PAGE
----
Most employers should address whether employees may receive gifts, meals or offers of entertainment from vendors, clients or other business contacts; often an employer must implement a gift policy to prevent any conflicts of interest and, in some industries, to ensure that the employer does not violate any laws or regulations.
Keith Clouse, a Dallas, Texas employment law attorney, notes that a gift policy can be a simple, short statement that is included in the company’s employee handbook. Typically, an employer will require employees to refuse any gift, meal or offer of entertainment from a vendor, client or other business contact if the item exceeds a certain nominal monetary value, such as $10. (Most employers allow employees to accept gifts of a nominal monetary value, such as pens, calendars and breakfast muffins, because the receipt of these gifts will not likely induce the employee to take any action on the giver’s behalf.) A gift policy should state that an employee’s failure to comply with the policy could result in disciplinary action.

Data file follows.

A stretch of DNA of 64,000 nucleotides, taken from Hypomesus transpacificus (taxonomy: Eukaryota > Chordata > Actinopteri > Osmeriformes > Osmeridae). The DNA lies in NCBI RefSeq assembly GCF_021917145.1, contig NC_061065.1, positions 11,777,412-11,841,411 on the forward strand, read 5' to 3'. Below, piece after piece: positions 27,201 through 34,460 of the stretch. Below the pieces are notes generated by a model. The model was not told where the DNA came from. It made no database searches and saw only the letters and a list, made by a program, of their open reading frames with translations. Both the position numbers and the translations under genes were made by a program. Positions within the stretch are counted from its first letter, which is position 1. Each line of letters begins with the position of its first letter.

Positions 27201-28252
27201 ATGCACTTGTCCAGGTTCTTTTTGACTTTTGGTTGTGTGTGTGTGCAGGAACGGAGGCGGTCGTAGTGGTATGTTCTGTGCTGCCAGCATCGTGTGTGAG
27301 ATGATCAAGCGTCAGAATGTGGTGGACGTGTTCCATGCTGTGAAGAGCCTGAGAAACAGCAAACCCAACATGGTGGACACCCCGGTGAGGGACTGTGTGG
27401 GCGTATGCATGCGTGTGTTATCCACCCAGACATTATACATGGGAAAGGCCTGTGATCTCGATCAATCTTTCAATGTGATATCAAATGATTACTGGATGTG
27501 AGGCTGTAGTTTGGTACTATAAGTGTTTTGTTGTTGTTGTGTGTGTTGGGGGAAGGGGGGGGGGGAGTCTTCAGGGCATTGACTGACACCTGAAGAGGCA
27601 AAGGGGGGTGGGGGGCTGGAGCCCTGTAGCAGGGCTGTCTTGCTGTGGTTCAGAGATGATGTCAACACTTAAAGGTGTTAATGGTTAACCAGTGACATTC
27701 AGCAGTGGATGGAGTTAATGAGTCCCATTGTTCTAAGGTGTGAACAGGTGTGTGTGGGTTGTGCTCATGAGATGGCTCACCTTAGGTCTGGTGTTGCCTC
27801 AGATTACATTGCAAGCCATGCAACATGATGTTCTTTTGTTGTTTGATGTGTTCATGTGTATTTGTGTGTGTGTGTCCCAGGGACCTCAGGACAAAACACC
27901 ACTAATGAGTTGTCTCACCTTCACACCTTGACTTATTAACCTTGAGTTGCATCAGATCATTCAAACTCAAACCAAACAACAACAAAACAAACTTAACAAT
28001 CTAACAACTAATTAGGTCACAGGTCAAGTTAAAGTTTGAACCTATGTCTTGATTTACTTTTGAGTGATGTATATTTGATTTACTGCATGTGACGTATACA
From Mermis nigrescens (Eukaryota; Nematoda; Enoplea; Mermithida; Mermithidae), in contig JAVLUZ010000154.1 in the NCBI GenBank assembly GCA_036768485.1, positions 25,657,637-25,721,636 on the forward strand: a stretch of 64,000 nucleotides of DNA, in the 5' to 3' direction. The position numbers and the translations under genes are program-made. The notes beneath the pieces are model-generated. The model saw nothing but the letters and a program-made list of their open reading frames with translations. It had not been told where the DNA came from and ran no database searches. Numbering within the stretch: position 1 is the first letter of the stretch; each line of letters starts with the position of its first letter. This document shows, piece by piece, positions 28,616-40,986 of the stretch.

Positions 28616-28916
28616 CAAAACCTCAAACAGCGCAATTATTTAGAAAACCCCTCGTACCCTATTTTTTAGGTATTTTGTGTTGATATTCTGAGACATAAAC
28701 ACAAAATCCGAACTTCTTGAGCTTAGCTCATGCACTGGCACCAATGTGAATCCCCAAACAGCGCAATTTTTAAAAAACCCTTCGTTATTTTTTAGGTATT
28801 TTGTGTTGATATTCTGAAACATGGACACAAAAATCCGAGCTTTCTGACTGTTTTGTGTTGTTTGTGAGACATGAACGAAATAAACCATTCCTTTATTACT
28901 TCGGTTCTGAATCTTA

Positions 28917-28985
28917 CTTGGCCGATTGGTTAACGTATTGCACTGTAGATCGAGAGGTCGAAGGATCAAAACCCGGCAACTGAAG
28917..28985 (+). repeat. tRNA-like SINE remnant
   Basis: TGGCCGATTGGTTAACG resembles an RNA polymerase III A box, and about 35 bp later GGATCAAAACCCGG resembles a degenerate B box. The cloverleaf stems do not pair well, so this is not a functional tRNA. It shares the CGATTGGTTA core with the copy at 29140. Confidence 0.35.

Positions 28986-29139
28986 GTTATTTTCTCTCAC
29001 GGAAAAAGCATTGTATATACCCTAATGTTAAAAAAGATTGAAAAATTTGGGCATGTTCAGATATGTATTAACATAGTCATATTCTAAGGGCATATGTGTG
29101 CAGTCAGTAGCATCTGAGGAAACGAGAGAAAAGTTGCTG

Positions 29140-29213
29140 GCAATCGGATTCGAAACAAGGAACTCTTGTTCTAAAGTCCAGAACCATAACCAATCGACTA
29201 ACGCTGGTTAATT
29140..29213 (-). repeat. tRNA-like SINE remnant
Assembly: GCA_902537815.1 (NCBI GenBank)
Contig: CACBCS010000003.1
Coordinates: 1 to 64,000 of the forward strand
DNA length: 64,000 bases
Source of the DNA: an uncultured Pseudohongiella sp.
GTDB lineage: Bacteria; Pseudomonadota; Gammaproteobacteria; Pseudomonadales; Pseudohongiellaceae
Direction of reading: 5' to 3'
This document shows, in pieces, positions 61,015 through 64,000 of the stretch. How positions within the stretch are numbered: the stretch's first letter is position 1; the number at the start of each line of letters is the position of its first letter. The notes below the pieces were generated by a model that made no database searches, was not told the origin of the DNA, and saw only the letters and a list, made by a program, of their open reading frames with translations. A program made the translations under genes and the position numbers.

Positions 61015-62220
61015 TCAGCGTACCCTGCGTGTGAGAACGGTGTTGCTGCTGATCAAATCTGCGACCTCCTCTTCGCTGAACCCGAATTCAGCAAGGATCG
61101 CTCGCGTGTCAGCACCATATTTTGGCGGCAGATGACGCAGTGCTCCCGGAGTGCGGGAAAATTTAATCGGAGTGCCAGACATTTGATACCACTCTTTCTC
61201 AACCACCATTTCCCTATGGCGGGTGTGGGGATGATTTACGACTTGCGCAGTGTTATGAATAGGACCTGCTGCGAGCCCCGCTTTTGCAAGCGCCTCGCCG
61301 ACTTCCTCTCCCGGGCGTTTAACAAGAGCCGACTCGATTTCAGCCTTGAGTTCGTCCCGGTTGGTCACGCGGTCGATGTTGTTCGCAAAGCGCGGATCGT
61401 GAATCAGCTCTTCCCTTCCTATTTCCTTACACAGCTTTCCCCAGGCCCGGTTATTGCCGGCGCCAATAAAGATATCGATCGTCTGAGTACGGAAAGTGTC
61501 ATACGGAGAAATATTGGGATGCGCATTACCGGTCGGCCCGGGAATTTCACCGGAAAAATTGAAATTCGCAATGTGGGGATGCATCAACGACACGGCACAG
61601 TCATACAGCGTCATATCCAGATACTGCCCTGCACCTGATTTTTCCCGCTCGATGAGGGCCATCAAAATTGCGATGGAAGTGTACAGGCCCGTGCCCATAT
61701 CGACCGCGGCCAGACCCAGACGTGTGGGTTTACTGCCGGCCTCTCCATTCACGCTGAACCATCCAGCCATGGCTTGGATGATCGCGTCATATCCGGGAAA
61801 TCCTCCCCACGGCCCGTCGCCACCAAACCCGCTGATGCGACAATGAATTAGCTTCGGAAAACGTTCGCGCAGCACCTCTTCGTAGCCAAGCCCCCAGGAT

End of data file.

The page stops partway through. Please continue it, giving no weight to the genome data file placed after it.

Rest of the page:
To ask Mr. Clouse to draft a gift policy or to speak to him about another employment law matter, contact the labor and employment law firm of Clouse Dunn Khoshbin LLP at [email protected].
Press Release Contact Information:
KEITH A. CLOUSE
214.220.3833 ( fax)